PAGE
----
Carob fruit for Tu B'Shvat. But Carob fruit for Lag B'Omer? A fitting fruit if you ask me since on Lag B'Omer so many Jews hailing from the Middle East honor the memory of Rabbi Shimon Bar-Yochai -- one of Rabbi Akiva's outstanding students and author of the Zohar.
What's the carob connection? Legend has it that Rabbi Bar-Yochai and his son hid from the Romans in a cave, where the two learned Torah for 13 years. The miraculous appearance of a carob tree and a spring of water next to the cave provided the nourishment they needed to survive.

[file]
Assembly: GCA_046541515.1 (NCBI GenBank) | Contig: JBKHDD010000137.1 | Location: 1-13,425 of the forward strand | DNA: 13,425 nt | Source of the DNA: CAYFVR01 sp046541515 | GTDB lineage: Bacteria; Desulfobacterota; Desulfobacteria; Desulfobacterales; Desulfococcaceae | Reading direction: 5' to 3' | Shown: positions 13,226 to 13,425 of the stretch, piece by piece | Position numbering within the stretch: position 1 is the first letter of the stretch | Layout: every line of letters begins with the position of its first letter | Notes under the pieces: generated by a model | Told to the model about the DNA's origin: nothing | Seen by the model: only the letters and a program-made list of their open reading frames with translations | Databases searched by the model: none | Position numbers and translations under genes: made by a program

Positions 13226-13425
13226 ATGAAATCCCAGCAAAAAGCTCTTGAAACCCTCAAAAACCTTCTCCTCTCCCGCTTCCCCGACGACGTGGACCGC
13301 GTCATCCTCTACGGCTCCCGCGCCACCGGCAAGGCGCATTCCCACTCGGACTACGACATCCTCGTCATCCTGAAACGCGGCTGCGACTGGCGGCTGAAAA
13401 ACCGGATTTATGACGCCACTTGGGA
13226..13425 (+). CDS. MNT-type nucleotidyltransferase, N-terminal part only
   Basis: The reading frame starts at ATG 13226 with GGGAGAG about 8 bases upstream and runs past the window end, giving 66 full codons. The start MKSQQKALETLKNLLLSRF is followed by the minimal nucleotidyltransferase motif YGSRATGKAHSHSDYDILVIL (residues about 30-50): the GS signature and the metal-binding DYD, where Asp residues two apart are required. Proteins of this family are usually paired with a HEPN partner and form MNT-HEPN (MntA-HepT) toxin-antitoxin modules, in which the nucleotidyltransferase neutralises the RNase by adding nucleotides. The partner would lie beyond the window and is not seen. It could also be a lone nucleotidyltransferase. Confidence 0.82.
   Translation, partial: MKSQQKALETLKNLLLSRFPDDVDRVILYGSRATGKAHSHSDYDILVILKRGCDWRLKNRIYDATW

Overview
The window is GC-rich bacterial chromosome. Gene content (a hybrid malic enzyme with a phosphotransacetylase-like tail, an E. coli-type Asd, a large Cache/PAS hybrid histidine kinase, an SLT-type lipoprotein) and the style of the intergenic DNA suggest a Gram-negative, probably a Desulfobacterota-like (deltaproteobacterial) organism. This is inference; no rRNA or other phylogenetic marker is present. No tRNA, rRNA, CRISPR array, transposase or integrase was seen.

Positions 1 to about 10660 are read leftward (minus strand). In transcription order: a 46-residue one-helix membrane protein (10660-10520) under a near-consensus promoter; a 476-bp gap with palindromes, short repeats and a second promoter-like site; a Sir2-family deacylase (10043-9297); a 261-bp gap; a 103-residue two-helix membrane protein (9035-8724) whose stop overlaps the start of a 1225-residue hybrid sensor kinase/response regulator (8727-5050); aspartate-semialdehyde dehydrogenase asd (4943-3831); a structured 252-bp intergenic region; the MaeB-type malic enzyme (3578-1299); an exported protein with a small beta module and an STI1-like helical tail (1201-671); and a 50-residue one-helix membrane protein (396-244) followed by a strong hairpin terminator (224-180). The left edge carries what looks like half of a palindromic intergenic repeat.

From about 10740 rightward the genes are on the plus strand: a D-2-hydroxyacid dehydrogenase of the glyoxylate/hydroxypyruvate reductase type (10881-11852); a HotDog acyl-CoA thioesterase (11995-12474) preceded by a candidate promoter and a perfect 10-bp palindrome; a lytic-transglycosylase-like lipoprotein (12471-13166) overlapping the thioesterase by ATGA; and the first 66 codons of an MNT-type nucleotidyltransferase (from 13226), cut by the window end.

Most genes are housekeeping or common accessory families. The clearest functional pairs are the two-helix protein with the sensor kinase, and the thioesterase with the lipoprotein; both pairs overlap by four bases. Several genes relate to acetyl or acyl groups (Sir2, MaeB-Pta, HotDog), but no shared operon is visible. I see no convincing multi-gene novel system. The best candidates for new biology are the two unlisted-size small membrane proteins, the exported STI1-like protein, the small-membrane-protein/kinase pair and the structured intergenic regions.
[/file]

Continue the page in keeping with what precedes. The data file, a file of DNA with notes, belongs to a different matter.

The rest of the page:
Here's the next Tu B'Shvat/Lag B'Omer connection that I'm spinning in my head. Most of us are familiar with the Tu B'Shvat Seder -- a veritable fruit feast. Oddly enough, one of the Lag B'Omer customs practiced by Jews from Tunisia, Libya and Morocco is to hold a feast honoring Rabbi Shimon Bar-Yochai because Lag B'Omer was a memorable date in his life -- on this same date (not year) he became a certified teacher, got married and passed away.
And you thought this minor holiday is only marked by bonfires!